The better approach? Be specific about why it's easy to get started with your product and why there's no risk. Quantify everything, and explain in concrete terms why their fears are unfounded.

Pro Tip: The crucial tip here is to continually ask "why" at every stage of crafting your offer. It helps you dig deeper and arrive at answers that resonate strongly with your potential users.

Hopefully, by now, you can see why these three components are critical.

Take a company that communicates the Result and Assurance – why should you use that solution and not another? You don’t know why that solution is better.

Take a company that communicates its Result and Advantage - what’s the risk of signing up?

Take a company that communicates the Assurance and the Advantage - what’s the result? Why should you invest your time signing up for your solution?

Venn diagram showing the three pillars of creating an irresitable offer

It’s not enough to have one or two of these components; you need all three to position your offer correctly.

Luckily, we’re going to show you an easy way to approach this.

First, you need to start by asking yourself three questions:

  1. What are the results your product provides?
  2. What makes your product 10x better than others?
  3. What is the perceived risk of signing up?

Each of these questions unpacks what the Result, Advantage, and Assurance outcomes are.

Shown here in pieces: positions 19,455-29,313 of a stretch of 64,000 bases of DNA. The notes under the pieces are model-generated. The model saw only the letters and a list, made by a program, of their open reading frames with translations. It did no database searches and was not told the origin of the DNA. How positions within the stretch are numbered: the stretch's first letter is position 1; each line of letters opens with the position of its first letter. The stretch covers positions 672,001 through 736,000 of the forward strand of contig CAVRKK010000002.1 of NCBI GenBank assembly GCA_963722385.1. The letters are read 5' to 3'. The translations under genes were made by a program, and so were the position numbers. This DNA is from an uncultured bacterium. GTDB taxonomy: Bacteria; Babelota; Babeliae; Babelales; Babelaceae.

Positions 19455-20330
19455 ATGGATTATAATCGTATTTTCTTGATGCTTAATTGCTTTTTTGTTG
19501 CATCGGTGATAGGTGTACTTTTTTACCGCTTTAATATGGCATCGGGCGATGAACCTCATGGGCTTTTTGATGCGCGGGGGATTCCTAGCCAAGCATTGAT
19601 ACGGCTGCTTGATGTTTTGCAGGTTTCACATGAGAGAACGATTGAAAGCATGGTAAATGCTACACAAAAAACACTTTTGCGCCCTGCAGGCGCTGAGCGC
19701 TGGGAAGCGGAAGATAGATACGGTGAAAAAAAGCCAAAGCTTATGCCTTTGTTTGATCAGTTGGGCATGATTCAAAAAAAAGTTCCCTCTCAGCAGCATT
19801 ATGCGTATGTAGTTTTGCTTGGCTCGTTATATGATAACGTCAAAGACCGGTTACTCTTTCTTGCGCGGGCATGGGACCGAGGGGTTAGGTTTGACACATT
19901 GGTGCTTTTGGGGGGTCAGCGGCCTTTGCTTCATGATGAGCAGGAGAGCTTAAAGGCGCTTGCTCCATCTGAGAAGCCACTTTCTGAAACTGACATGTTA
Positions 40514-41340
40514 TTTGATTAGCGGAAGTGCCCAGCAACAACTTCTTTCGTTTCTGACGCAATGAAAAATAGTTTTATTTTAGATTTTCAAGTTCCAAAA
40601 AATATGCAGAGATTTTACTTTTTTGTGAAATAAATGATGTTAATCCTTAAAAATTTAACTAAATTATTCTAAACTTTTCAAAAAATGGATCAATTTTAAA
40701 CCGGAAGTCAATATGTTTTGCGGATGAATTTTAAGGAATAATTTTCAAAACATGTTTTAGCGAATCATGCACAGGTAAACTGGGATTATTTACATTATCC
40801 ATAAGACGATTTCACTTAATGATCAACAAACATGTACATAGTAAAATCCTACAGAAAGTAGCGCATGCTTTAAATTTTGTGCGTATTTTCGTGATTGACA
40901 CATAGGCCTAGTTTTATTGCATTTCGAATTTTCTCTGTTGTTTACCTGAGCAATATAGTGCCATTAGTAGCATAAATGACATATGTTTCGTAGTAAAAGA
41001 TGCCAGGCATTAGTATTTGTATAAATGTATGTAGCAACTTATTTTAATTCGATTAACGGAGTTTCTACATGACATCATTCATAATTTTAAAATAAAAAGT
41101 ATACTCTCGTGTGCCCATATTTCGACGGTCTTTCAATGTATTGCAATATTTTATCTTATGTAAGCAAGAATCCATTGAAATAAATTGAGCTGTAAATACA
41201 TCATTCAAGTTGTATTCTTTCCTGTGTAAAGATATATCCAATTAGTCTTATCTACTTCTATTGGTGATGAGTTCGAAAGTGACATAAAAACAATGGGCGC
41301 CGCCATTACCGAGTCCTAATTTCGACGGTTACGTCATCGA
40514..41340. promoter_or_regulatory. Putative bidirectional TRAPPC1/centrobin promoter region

To get the best results, start by listing out as many potential answers to the questions above. It’s not about quality at this point. Just list out everything you can possibly think of for each question.

For unpacking your key result, think about what user success is for your ideal user (remember, we defined this in the User Component. If you don’t have that yet, you’ll want to complete it first). Take it one step further and ask what measurable ways this user would get if they knew they got value. Is it revenue? More signups? More time? And if so, how much? The more specific you can get about the result, the better.

Next, you’re going to unpack three clarifying questions to hone in on your irresistible offer:

  1. What’s the one main underlying result?
  2. What’s the one main underlying reason why you’re better?
  3. What are the two to three most important perceived risks to address?

Unlike answering the first question, this time, you’re going to get hyper-specific on what really makes your offer, in fact, irresistible.

Pro tip: Complete the first three questions individually and then book a meeting with your team to hone in on your irresistible offer. Nothing brings clarity like a heated debate.

Action items:

  1. Complete and fill out the Offer Canvas.
Offer canvas to help you create your irresistible offer

Once you’ve filled out the Offer Canvas, you’ve got the foundation for an irresistible offer. But just like a skeleton is the core to making your body stand on two feet, you need muscle, tissue, and organs to actually walk, talk, and do all the amazing things you’re capable of doing. That’s why you need strategic messaging that persuades your ideal user that this offer is, without a doubt, right for them.

Let’s give your offer legs.

Phase 2: Nail Your Messaging

Imagine you’re an artist for a second.

You’re at the top of a mountain overlooking a beautiful lake that’s surrounded by a dense forest. Everywhere you look, it’s green, and there’s no sign of civilization around you. It’s quiet, yet you can hear birds chirping and leaves rustling as a cool, refreshing breeze flows down the mountain. It’s a bright sunny day, and you pull out your blank white canvas and start to paint.

It’s time to capture this beauty.

You start with outlining the main components, such as the ridges of the mountain, lake, and key elements in the view.

Then, you give some of the main components more definition by building them out.